Tuesday, 12 July 2011
More, this is recounting a train of thought I had recently whilst finishing off the St Peytersburg civilians and supernaturals.
I'm not very good / confident with Caucasian skin-tone, never have been. I'm much better / more confident with dark (African / South American) skin-tones.
So why don't I paint more of my figures with darker skin-tones?
Okay, so with historical figures these things are pretty much set for you and figures are scultped to reflect racial characteristics, i.e. the choice is taken away from you
So what about fantasy / sci-fi figures / armies? Why are Space Marines / Imperial Gaurd / Empire / Bretons etc 99% Caucasian? Is it because the gaming community itself is 99% Caucasian? Does that make it uncomfortable for said community to paint dark skin-tones by choice?
With my Mantic Zombies for alternative AWI I painted roughly a third as Negros. My mate Shaun commented that it made them look like emaciated slaves. Another mate of mine once did a USMC themed Imperial Guard army with an all Negro conscript platoon based on "Operation: Get Behind the Darkies" from South Park complete with a converted "Chef" and two lady-friends. Right / wrong / funny / inappropriate. What would have happened if he took the army to an event and a person of colour made a complaint?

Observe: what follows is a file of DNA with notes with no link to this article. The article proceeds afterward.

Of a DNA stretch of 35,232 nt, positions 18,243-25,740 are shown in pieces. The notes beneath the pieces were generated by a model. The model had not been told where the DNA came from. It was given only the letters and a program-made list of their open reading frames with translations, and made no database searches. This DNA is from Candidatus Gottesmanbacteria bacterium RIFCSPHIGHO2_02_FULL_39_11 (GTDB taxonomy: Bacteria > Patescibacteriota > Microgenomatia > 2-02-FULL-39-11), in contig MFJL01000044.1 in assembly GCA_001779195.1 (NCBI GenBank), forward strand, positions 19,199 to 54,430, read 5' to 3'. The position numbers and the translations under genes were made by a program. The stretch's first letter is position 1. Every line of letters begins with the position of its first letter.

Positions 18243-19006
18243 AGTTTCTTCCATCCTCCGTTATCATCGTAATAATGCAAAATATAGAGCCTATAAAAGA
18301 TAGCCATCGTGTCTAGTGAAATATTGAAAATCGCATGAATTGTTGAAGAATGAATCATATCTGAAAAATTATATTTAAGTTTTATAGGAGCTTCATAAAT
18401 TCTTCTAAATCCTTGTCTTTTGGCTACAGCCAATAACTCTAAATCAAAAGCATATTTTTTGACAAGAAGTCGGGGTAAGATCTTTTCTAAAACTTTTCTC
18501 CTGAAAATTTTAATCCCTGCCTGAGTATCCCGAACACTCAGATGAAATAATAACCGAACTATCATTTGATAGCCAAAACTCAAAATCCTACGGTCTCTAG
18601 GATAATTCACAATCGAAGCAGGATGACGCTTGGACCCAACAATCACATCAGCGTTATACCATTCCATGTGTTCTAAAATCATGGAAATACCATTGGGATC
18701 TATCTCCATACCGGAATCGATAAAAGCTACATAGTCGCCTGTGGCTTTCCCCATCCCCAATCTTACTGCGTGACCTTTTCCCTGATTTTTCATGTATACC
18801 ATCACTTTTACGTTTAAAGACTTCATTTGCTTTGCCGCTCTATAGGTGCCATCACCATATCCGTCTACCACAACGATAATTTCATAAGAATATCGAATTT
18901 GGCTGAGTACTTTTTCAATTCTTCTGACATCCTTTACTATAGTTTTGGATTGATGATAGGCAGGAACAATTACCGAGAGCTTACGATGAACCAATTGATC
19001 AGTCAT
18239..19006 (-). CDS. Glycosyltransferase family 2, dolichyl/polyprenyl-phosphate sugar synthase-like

So, back at the point, when I was recently struggling with the Ghoul Family why didn't I turn to a strength rather than continue with a known weakness? I could provide multiple answers but the most honest one would be that I didn't feel "comfortable".
Commentary, preferably balanced, welcome :)